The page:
Or can it?

Certainly, the laughable arrogance of your waitstaff defies the logic of any returning customer base. Perhaps the attitude comes from a place where they feel like servants in a world where everyone else is equal. Perhaps they know that actually you love that they are an integral part of the Parisian café experience and it wouldn't feel right without them there.

Anyway, you know we will all return to your half-open doors and half-meant tolerance as we sit down on your sunny pavement terraces, sat seven centimetres from a stranger, pretending that the 25 minute wait for a three minute coffee is reasonable and that €3.60 is a fair price to pay, before tip, just because this is Paris.

It wouldn't happen anywhere else and you know it. Sadly, my nearest bar, 'O' Kleins', is an "Irish" style pub, in that they've, I don't know, got a bar, and chairs. They also charge €5.50 for a pint- in happy hour. That would be ok if it had a half-decent atmosphere and wasn't next to a McDonald's and on a main road. The Irish would not stand for this; and they've been through a lot.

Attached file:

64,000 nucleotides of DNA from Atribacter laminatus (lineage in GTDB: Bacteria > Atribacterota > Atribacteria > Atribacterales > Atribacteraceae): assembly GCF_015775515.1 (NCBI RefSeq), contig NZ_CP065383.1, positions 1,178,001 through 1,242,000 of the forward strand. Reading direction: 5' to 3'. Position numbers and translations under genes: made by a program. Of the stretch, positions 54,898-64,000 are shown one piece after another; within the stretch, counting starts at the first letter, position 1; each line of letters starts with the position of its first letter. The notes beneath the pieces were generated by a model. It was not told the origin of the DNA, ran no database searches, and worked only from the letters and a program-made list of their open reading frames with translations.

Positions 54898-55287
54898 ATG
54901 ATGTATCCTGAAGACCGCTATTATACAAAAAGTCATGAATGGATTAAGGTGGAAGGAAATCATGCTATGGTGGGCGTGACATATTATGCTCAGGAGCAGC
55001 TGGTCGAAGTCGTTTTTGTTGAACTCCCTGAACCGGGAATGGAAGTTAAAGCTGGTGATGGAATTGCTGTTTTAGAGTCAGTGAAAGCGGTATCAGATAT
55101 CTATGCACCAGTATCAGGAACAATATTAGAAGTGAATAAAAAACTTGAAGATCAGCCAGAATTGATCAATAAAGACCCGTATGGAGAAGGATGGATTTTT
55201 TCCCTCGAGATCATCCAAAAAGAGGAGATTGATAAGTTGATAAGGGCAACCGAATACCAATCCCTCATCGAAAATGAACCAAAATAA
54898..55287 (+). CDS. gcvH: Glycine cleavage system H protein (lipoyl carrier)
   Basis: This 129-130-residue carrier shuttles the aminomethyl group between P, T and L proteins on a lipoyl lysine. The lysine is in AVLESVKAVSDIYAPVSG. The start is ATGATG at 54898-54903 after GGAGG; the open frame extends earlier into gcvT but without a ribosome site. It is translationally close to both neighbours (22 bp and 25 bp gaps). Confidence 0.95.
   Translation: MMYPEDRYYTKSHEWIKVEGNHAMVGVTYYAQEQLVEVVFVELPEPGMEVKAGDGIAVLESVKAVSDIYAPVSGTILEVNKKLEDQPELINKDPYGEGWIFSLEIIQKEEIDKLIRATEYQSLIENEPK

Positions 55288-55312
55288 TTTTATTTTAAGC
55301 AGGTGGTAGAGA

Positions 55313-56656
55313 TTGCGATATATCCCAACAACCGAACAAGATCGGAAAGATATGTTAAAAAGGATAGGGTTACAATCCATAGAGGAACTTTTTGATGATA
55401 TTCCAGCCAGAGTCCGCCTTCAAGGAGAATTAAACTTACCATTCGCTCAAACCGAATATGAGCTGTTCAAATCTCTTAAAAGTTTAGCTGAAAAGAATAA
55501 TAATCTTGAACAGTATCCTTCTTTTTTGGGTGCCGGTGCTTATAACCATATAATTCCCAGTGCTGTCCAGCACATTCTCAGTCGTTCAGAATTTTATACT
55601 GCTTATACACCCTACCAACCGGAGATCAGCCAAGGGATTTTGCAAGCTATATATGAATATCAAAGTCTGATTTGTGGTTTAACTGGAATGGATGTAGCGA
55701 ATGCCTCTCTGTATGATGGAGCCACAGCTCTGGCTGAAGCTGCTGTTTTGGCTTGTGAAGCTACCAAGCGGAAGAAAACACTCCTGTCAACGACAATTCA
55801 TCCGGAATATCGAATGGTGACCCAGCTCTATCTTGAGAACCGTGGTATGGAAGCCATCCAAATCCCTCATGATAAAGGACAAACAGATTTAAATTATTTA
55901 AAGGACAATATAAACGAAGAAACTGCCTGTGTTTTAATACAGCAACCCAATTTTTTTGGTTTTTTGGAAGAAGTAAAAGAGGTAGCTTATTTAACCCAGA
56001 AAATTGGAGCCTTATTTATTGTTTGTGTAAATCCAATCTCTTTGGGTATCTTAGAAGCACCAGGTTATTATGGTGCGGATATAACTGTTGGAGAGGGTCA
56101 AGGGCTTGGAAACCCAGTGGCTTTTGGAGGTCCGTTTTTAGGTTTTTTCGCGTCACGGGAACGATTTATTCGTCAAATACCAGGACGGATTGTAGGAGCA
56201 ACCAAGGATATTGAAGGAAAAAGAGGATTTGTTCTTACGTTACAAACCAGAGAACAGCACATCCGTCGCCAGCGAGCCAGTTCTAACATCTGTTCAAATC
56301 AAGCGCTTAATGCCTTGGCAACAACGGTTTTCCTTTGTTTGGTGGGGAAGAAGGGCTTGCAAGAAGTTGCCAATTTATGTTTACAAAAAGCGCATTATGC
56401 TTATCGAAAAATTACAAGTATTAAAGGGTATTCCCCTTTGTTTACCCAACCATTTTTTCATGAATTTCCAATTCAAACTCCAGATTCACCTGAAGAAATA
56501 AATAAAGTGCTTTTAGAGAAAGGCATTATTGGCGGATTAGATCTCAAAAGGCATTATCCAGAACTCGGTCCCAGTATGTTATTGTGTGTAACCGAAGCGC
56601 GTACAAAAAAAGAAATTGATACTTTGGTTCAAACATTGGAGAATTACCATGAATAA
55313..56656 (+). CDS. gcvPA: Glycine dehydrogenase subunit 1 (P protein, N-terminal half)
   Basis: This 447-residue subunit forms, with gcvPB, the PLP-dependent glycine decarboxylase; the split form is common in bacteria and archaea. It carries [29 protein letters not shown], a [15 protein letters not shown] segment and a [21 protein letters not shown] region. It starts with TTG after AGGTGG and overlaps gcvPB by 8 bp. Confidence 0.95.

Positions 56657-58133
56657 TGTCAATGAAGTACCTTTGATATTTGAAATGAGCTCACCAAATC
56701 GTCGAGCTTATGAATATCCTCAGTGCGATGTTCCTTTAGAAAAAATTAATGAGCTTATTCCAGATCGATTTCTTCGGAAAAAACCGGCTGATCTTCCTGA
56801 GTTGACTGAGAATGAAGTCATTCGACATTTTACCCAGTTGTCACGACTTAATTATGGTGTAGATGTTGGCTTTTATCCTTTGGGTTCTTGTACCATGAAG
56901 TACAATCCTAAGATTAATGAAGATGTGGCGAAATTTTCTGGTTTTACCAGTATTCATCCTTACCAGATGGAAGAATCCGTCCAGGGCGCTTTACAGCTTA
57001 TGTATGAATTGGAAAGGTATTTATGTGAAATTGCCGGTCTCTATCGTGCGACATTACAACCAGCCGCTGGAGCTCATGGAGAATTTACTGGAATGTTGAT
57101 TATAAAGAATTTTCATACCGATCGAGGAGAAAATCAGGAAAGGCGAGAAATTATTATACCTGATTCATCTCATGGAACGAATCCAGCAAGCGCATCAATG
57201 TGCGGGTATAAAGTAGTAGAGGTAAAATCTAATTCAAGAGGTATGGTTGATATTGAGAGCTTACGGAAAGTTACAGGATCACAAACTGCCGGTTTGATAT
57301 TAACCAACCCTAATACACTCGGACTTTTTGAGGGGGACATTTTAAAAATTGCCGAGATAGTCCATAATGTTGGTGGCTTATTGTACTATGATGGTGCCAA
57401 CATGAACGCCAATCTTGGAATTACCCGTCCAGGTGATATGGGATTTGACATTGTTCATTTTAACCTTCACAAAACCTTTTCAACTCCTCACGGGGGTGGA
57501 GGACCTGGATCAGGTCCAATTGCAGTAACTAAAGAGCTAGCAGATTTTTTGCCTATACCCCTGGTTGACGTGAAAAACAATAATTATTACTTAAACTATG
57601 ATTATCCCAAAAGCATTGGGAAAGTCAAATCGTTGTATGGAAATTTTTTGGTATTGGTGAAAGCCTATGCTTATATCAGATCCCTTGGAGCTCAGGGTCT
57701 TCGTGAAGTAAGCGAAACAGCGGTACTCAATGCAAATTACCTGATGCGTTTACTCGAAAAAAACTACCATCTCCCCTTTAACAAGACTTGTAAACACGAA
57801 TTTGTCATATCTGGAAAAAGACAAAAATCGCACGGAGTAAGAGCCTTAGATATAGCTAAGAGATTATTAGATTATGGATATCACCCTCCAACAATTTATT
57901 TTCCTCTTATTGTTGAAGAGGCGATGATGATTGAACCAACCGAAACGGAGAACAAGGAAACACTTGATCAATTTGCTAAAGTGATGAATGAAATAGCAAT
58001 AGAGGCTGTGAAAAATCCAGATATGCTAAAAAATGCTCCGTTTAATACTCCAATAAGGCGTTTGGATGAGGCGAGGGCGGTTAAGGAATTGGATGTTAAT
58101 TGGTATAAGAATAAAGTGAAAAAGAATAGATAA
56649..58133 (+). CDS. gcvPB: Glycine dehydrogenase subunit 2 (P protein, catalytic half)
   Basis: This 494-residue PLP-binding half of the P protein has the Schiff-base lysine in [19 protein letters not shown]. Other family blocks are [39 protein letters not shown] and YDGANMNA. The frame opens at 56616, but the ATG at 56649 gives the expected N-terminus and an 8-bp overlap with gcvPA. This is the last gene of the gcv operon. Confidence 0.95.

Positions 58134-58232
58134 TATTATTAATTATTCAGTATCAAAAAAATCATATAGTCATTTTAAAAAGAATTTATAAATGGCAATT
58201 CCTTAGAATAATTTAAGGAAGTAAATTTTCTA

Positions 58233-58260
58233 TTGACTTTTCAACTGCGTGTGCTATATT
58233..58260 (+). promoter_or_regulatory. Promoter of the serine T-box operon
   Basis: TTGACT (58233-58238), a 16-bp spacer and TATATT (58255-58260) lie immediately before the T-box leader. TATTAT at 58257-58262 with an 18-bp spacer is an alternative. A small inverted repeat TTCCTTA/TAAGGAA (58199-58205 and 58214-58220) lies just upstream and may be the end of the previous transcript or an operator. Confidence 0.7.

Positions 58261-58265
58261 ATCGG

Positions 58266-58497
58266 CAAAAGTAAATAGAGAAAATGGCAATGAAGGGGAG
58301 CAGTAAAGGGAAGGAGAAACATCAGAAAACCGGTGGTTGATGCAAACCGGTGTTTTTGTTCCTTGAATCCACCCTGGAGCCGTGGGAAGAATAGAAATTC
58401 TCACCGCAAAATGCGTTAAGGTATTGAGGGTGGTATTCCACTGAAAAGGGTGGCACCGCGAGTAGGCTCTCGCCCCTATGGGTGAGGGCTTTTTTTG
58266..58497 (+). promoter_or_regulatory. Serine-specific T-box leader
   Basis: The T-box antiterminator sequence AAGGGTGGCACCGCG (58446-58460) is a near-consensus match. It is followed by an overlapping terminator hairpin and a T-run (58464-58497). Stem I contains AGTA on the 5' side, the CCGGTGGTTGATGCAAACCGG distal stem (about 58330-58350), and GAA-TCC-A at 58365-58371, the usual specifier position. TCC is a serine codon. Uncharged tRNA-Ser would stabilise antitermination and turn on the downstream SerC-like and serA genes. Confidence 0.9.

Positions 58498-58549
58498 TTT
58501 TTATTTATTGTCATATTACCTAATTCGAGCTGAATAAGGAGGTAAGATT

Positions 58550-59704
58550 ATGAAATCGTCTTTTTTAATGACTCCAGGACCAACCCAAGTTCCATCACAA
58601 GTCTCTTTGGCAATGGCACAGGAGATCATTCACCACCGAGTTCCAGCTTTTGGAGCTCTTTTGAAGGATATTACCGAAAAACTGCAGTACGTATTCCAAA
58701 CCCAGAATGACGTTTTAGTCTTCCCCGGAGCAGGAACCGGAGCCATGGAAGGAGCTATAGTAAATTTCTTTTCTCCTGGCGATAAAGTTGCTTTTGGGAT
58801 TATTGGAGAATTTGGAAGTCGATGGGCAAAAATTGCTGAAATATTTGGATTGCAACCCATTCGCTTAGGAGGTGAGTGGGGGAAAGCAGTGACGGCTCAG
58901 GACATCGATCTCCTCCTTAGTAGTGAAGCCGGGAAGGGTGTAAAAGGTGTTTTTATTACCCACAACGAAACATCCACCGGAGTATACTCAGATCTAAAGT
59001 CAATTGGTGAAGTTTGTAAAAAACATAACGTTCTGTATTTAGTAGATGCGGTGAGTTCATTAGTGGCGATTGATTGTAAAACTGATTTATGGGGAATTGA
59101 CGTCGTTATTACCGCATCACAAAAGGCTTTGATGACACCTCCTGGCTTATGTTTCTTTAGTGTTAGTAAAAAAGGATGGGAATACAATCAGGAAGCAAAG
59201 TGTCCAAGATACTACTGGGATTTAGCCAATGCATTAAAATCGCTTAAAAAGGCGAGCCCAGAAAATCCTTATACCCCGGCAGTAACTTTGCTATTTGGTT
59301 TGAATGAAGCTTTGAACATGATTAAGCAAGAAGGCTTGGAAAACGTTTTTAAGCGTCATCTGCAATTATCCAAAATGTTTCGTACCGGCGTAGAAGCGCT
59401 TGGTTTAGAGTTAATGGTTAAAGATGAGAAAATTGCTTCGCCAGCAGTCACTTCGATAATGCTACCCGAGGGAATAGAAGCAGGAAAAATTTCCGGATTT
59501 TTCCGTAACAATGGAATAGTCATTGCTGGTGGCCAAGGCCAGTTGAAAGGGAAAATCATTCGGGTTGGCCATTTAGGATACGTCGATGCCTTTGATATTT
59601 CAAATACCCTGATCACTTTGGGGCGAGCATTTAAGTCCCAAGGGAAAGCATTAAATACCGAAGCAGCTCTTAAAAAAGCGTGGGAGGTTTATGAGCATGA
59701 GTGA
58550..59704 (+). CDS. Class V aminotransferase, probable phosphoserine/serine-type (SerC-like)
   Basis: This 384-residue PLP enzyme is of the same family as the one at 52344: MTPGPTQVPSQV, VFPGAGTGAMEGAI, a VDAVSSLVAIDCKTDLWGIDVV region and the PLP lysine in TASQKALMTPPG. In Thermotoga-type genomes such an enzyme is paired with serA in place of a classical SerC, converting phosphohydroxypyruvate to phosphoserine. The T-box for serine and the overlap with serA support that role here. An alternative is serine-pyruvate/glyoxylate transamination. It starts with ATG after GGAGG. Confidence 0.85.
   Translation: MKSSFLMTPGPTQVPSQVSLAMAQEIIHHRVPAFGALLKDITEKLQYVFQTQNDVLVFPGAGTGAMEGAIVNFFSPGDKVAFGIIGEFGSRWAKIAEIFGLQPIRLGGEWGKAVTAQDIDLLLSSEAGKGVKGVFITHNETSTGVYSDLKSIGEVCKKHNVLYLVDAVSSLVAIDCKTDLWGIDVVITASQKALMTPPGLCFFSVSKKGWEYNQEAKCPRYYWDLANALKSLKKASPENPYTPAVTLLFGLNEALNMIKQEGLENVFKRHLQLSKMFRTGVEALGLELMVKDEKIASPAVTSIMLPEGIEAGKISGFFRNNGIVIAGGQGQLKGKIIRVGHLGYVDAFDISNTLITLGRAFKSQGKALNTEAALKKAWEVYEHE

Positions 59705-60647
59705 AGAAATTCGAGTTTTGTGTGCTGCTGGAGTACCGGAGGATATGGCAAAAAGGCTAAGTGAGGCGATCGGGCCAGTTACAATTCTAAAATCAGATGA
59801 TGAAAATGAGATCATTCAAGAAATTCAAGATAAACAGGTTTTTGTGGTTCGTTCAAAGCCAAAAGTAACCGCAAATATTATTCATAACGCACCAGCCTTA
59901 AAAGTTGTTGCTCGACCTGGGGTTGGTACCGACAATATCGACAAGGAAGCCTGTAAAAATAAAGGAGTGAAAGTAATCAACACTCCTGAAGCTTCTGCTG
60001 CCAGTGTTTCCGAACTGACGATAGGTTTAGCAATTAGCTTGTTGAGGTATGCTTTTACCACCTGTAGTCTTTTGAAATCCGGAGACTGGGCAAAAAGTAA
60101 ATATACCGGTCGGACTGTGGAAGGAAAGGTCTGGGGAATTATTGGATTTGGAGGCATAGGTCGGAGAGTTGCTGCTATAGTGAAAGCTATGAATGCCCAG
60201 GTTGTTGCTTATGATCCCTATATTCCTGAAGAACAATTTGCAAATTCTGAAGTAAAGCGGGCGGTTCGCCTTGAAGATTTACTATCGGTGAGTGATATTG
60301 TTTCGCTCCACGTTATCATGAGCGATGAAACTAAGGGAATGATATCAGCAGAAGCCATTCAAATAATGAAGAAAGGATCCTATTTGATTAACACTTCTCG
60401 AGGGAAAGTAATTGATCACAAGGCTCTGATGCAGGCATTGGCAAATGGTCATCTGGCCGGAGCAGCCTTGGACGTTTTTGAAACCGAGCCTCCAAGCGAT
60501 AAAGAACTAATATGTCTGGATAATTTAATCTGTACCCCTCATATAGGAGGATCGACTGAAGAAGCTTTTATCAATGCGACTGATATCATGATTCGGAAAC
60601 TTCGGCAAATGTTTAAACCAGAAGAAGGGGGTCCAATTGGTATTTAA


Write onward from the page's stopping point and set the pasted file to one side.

My nearest brasserie charges about €8 euros a pint. This is just within the boundaries of Paris, I remind you. How the fuck did Hemmingway afford this shit - and in the 5th where he lived? Well, it was probably the streams of artists like him who flocked to Paris in the first half of the last century who have created this outrageous pricing situation in the first place. Tiger-hunting bastard.

Alas, it's another can of Kronenbourg at home for me. Paris is a very pretty woman, and she's not afraid to squeeze her ample bosom together and pretend she's just folding her arms. She'll take your money along with your pride just by flashing an eyelid; before you've even got your trousers half-way down.